Temperature and Precipitation in Canada: nails, coffins and data

To put the final nail in the coffin of the “increased heat is causing precipitation” nonsense I present observations of Canada from 2010.

You can see above that there is no correlation between warm areas and wetter areas.  What you do see is above average and below average precipitation in areas of average temperature, above average and below average temperatures.  Curiously, according to Environment Canada, the area with the highest precipitation anomaly (Saskatchewan) occurred where temperature was most “normal.”  You can see with your own eyes that the news reports I’ve been highlighting, are clearly wrong when they suggest that “global warming” is causing unusual precipitation events.

Of further  interest is the graph on the left which looks like Canada is boiling.  Environment Canada has averaged out the anomalies over the whole year which is rather misleading.  In fact, that 4 degree increase occurred only during the winter months not the summer so instead of it being -35 on Baffin Island, it was -31.  Hardly red-hot as the graphic implies!  Like much of the misinformation out there, context is withheld to create an emotional argument.  Here is what Baffin Island, at the centre of the hot lava graph, looks like today as it endures an extra 3.5 degrees of warmth:There is nothing catastrophic about the weather in Baffin Island unless you are worried about freezing to death.  There is nothing even warm about it.  Technically, it’s not even winter yet, when the “warmest” anomaly occurs!

Well, enough weather deconstruction.  I’m off today doing mineral exploration for a month in weather that I hope will be more generous to me that it is to Canada’s “hot spot” Baffin Island!




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2 Responses to Temperature and Precipitation in Canada: nails, coffins and data

  1. geof says:

    Been thinking about this a bit, as it seems like an interesting piece. But something was nagging at me. So, here is what is nagging me..

    This analysis (of “increased heat is causing [increased] precipitation”) seems to assume that it is the heat that causes the rain to fall. Am I right in assuming that? Because I’m pretty sure that whatever else the climate boffins are going on about, this isn’t it.

    I think they are saying that increased heat causes increased evaporation, and this combined with “what goes up must come down” naturally leads to the conclusion that it must rain more in a warmer world.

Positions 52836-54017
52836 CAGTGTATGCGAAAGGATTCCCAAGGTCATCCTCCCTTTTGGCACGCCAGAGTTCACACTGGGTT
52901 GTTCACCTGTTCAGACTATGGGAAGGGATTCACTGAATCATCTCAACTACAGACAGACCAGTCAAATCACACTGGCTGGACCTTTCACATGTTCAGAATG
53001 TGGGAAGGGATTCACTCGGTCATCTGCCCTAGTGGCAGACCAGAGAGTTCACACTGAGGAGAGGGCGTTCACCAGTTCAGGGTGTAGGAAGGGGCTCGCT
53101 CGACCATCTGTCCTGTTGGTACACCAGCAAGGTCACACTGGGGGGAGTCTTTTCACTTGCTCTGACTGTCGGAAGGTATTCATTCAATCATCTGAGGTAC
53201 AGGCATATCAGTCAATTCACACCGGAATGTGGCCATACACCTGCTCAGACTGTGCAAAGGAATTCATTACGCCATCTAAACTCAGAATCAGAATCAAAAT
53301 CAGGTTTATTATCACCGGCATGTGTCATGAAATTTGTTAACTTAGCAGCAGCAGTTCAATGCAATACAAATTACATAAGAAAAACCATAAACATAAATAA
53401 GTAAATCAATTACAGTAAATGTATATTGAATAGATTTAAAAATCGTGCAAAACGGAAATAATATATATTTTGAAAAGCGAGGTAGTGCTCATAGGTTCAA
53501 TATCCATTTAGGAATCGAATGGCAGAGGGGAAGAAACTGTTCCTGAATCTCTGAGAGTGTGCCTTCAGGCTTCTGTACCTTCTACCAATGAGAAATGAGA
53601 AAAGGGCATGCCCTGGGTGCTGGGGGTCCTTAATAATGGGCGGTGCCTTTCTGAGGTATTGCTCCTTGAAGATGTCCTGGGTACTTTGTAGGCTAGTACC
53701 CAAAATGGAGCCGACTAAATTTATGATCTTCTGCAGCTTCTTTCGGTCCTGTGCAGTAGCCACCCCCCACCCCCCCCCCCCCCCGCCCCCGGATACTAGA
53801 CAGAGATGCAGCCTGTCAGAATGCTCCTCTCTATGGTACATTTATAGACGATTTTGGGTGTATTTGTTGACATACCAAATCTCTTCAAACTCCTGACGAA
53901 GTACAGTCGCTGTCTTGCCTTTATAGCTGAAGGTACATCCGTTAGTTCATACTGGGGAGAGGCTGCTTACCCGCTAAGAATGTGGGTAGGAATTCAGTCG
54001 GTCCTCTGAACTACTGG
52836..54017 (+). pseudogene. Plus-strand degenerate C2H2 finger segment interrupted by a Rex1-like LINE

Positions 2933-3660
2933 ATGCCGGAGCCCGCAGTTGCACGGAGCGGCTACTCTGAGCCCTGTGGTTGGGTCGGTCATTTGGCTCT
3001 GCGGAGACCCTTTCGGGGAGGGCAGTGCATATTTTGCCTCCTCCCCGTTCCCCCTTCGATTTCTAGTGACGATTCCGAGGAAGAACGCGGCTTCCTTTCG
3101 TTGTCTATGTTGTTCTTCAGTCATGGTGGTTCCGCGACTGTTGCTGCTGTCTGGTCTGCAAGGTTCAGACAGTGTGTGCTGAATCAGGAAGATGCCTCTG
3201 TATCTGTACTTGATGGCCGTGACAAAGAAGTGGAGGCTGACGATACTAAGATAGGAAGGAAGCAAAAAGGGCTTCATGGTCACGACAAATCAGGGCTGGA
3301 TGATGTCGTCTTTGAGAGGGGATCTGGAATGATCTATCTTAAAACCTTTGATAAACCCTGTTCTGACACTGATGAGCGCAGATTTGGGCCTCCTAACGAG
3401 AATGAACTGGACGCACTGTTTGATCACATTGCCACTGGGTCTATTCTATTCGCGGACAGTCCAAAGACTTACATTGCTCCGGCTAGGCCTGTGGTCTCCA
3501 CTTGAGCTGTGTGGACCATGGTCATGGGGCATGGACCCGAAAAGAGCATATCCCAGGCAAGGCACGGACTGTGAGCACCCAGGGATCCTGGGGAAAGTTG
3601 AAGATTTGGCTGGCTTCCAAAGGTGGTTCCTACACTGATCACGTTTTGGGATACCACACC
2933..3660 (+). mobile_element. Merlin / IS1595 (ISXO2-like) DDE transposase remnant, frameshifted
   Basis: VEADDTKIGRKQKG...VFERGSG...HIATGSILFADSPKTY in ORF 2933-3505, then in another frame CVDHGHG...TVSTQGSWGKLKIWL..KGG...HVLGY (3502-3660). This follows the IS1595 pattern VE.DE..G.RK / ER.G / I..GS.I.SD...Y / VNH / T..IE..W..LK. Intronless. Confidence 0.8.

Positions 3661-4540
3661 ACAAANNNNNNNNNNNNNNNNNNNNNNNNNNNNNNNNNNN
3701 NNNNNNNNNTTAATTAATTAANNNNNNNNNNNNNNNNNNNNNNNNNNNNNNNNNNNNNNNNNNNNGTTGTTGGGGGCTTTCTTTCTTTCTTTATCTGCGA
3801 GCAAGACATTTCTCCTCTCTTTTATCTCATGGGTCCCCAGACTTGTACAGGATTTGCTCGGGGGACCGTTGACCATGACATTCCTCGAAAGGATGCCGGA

I don’t think you disagree with the ideas that: 1. warmer air holds more water vapour; and 2. evaporation occurs more rapidly in a hot environment. In SK, most of our rain comes from either the Pacific or the Gulf of Mexico. It seems to me that the heat anomalies you would want to look at would be in those places, for a rough and dirty look-see.

    There are other issues I have, but they only really address some of your more trivial points (as an example, I’m not sure what colour you’d want warm anomaly data to be if not yellow-red). Also, it seems like you may be wanting to do a trend analysis of global warming/precipitation, but I’m probably mistaken about that since you’ve only got 2% of the earth’s surface area and only 1 year of data.

    And we agree on things! 10 degrees warmer than damn cold is still really damn cold.

  2. geof says:

    Well, since I’m reading these in reverse order, I hadn’t read the post 3 or 4 back where you talk about increased temps not leading to an increase in evaporation. Which will take some more thinking about.
    In the interim, I’ll merely point out that it does precipitate more in Summer than Winter, and by quite a lot, and that we have both been in temperatures where it was “too cold to snow”.
    Secondly, absolute humidity has been measured to have increased by 4% over the last 30 years.

    And oh ho!, something which I just saw, but wished I’d known you wrote the entire time I’ve been writing — you have already written something that refutes this entire post! In Why it Snows, you wrote:
    “In other words, precipitation is caused by cold air, not warm. If you think about it, this explains why it doesn’t always rain when the air gets hot.”
    So, I’m confused as to why you even wanted to do the graphical comparison that started this post.

    But I do appreciate that you get me thinking about all this. 🙂

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